LinkedIn becoming more like other social networks

Looking to become a destination that people visit more regularly, LinkedIn has begun rolling out a new feature that lets individuals and companies post photos, documents and presentations in status updates.

“Whether it’s a thought provoking presentation about the future of big data or it’s a picture of an inspirational quote, or perhaps it’s an infographic showing the top trends impacting your industry, the possibilities are endless for what you can share on LinkedIn to add a richer and more visual component to your professional discussions,” LinkedIn’s Itamar Orgad said in a blog post.

Users can either directly upload files or paste in the URL for content that is hosted elsewhere. LinkedIn also allows updates to be posted to Twitter at the same time.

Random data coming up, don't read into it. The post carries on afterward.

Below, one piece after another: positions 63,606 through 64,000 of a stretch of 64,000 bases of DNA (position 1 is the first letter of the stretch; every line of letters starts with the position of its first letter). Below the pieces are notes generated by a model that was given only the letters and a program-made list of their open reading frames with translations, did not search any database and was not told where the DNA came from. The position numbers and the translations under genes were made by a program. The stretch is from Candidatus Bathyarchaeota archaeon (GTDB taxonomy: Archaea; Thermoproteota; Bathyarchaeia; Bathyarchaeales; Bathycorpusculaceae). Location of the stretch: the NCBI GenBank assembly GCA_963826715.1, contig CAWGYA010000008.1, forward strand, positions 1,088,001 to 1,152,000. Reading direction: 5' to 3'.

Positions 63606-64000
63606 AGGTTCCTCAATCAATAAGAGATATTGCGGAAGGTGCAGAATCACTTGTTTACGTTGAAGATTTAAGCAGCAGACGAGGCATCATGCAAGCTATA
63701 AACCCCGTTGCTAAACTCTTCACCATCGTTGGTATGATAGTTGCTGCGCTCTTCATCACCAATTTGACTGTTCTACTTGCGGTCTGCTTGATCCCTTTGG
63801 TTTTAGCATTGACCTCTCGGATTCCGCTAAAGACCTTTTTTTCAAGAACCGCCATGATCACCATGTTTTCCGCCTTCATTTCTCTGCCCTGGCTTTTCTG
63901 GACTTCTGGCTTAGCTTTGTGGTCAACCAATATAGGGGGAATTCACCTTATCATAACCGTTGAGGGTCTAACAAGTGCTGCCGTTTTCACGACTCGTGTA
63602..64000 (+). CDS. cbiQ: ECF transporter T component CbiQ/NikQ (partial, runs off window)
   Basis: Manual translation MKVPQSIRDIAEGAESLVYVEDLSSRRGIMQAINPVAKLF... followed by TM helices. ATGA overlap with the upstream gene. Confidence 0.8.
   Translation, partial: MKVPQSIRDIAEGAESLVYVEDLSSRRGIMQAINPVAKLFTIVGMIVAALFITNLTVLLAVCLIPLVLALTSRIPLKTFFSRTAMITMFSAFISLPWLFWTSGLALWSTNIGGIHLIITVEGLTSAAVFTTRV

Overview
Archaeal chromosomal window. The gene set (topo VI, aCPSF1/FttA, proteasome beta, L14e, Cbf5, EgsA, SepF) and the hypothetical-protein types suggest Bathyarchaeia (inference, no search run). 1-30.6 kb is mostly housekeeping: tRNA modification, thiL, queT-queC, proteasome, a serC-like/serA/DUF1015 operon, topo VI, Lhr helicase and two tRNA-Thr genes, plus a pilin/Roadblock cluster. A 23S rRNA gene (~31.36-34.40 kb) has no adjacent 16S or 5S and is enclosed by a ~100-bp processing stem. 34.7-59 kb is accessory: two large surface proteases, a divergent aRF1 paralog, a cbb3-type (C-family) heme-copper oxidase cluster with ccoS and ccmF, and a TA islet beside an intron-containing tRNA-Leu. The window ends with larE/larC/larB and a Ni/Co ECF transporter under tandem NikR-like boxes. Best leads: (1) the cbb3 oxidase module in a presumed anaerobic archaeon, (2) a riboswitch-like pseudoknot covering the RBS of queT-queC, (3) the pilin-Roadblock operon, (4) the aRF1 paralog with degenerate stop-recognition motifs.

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The emphasis on soliciting visually appealing posts puts LinkedIn in direct competition with Facebook, Twitter and Tumblr. Like those social networks, LinkedIn has sought to monetize the news stream on its homepage by attracting more advertising dollars. But often seen as clean and uncluttered, the homepage’s shift toward more rich media could alienate some users.

LinkedIn has sought to move beyond being a website simply for job-seekers to being a widely used media platform. Last month, the company acquired personalized news aggregator Pulse for $90 million. LinkedIn said Pulse would remain a standalone application.

It also launched a Contacts feature in April and recently acquired polling startup Maybe. Next up on the docket might be changes to the the email feature within LinkedIn.

LinkedIn’s share price soared from about $120 to nearly $170 in February and has hovered around that figure since.


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